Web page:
Second of all, nobody cares about how much you weigh. I am pretty sure not one person eyed you once, even twice, and tried to quantify how many pounds hung on your body. Yeah, people might only do it to describe a missing person or to possibly estimate how much someone has gained or lost. If you judge yourself based on what the scale calculates when you step foot, there’s no reason for you to not do the same with others, no matter how many times you’d want to admit to the opposite. The energy you vibe onto others ultimately swerves back to its source. While those around you admired you for your dedication and willpower, there was still such a thick barrier from your actions versus the actions of others that you were only revered from afar. Ultimately, it’s because you transformed into someone ridiculously unattainable.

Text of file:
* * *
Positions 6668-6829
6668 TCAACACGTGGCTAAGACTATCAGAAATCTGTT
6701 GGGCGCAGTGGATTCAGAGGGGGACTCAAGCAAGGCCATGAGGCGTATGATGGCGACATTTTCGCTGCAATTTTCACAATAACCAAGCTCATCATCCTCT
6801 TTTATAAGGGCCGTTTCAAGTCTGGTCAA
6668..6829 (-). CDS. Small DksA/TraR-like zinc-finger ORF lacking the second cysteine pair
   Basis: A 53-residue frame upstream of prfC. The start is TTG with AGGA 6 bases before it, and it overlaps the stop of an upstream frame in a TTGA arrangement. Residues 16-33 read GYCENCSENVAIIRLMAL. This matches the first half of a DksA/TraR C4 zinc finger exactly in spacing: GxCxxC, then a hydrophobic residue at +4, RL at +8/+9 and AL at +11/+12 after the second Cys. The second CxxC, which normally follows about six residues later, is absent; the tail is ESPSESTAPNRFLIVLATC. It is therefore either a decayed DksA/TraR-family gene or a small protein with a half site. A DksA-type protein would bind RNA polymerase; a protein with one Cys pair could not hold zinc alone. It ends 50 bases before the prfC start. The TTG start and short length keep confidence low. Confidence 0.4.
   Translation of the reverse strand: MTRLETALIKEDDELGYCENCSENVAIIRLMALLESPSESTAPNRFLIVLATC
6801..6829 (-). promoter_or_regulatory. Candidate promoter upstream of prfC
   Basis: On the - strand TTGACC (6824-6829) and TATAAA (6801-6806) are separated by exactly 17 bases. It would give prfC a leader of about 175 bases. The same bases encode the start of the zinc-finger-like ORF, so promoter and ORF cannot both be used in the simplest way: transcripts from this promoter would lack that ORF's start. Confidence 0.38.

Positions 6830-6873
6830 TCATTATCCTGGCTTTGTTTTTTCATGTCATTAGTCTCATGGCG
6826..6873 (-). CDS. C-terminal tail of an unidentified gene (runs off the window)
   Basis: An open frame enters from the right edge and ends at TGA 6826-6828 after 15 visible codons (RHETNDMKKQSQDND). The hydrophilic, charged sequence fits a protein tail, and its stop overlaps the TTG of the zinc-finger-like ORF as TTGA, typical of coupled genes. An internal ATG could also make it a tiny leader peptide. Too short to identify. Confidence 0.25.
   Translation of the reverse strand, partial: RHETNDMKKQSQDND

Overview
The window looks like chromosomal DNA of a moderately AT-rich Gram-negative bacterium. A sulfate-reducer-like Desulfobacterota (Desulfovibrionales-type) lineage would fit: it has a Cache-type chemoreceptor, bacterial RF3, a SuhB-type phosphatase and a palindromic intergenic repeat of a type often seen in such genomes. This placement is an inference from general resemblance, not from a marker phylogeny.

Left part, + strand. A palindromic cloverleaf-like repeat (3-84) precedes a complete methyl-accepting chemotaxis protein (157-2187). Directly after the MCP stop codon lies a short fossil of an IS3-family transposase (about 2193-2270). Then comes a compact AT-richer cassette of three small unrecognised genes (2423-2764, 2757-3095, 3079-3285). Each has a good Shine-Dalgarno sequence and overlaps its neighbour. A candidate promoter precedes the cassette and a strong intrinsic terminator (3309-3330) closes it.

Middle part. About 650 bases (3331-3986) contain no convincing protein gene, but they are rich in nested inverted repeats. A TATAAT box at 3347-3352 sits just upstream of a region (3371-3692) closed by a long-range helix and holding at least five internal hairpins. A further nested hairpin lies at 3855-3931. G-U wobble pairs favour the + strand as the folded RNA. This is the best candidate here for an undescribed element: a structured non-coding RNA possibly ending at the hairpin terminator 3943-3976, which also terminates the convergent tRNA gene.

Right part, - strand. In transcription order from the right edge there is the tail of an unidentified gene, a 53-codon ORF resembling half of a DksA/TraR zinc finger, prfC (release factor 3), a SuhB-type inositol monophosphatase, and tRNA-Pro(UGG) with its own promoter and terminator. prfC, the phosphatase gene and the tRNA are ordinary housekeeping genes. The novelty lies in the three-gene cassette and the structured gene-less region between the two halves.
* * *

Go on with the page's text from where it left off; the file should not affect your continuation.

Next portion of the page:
But let’s also talk about practical manners. You can absolutely indulge in your favorite “non-diet-friendly” meals…just in reasonable amounts. I am sure that three orders of spicy crunchy tuna rolls for lunch or seven bowls of granola for breakfast definitely are responsible for undoing the progress you made. On the other hand, it was still just as illogical to cut all your old beloveds nearly cold turkey and turn to a diet of spinach egg-white omelets, kale salads, and baked chicken with broccoli. Thank goodness you never sought to become a bikini competitor. No sweet potatoes for two weeks?! How could I possibly deal?!